|1.2 Early intervention and
mediation to resolve issues where
|1.3 Working with our Trade Unions||
|1.4 Accountability of leaders ensured via a sound performance management framework||
|1.5 Fair and more consistent application of formal employment procedures||
2. Learning & Development
|2.1 An effective and comprehensive equality & diversity training offer||
|2.2 Mandatory induction with clear expectations of behaviour||
|2.3 Positive action initiatives to develop and retain underrepresented groups||
3. Recruitment, retention & progression
|3.1 Robust and inclusive recruitment processes that are reviewed regularly for effectiveness||
|3.2 Fair and more consistent application of secondment and redeployment procedures including positive action initiatives where applicable||
|3.3 Inclusive workforce & outreach strategy to raise employer brand and engage applicants from diverse communities across the city||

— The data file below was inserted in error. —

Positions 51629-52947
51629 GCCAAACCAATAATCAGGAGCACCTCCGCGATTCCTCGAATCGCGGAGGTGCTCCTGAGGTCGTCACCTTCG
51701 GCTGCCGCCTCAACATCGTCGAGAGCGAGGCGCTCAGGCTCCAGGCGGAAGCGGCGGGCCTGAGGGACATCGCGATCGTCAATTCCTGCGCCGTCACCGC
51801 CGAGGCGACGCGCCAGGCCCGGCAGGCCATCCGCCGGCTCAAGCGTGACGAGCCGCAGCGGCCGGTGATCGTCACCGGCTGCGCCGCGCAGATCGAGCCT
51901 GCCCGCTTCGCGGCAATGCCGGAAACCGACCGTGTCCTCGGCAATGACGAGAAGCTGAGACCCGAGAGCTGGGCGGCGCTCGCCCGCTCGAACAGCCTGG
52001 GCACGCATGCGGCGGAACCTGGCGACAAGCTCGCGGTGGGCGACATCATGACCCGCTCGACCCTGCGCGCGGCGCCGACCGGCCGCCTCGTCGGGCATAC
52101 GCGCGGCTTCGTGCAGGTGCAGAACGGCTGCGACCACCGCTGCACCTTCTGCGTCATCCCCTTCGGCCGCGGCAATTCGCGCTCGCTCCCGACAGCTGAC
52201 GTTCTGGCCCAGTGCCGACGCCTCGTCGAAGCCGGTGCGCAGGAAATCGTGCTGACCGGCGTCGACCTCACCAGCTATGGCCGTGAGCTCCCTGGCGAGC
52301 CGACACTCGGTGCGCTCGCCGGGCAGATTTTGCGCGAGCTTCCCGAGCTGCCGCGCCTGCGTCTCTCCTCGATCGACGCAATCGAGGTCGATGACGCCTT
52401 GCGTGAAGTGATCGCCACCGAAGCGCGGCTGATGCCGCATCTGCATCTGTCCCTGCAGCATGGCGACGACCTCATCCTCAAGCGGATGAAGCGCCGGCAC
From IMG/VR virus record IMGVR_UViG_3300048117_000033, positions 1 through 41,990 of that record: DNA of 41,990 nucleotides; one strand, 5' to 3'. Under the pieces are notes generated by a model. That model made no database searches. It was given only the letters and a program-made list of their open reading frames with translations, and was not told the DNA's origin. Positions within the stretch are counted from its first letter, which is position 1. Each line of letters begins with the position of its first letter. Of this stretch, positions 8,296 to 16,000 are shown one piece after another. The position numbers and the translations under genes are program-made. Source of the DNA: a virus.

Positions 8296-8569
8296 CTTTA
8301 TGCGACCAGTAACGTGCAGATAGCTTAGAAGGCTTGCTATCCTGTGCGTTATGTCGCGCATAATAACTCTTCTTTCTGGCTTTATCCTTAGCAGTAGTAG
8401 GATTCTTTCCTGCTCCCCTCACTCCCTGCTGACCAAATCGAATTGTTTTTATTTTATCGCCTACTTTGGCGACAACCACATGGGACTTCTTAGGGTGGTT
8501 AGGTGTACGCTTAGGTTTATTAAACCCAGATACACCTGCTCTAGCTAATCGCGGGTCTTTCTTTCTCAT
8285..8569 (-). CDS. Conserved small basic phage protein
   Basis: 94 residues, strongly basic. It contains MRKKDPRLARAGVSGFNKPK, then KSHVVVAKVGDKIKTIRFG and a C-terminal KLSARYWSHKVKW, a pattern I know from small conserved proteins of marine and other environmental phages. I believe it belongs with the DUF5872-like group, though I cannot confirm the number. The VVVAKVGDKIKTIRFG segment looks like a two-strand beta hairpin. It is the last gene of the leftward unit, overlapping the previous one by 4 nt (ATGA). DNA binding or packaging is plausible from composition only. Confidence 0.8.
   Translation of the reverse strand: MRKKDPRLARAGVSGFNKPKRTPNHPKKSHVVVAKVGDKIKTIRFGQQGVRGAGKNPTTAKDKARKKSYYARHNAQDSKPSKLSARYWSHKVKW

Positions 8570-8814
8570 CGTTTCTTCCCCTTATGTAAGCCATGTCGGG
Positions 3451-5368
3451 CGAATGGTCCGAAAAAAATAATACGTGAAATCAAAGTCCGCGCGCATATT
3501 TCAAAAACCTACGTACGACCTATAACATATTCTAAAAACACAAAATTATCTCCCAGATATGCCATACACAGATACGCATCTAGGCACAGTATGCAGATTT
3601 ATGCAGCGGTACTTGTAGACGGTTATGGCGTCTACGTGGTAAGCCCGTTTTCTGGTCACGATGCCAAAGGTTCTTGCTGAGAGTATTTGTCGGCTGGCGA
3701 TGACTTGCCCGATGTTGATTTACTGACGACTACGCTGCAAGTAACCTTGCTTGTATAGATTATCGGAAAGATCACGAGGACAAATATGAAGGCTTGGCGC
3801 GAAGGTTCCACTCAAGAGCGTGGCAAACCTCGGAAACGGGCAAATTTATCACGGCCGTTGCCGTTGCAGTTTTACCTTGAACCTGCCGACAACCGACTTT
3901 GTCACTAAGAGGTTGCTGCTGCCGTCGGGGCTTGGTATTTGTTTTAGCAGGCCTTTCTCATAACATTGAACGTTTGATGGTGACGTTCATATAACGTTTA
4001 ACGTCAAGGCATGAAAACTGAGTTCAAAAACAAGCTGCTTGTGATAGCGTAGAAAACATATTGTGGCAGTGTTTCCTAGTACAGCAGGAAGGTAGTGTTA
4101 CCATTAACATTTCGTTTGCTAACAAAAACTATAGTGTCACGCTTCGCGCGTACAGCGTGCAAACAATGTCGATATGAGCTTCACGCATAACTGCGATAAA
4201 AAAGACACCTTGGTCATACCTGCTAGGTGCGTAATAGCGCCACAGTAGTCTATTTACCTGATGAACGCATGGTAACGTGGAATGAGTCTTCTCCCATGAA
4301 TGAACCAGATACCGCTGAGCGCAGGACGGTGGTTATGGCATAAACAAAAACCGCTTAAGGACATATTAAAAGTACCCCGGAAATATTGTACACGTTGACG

|3.4 Wider use of behaviour based interviews||
|4.1 Services across the council understand and respond effectively to communities they work with and the changing demographic of the city||
|4.2 The council has a reputation as a leader for equality and inclusion and community cohesion in the city, engaging in a joined up way with cultural events across the city||
|4.3 Target staff volunteering around engagement with communities and promote volunteering in and out of work (use the Portal)||
|4.4 The council has a reputation in Schools, College, and HE as a leader for equality and inclusion and an employer of choice in the city for young people||
Race and diversity at Brighton & Hove City Council: Outcomes of a review 2018
In 2018 Global HPO embarked upon a review of the progress of Brighton and Hove City Council's diversity and inclusion programmes, with a particular focus on racial equality. This paper reports on the outcome of that review.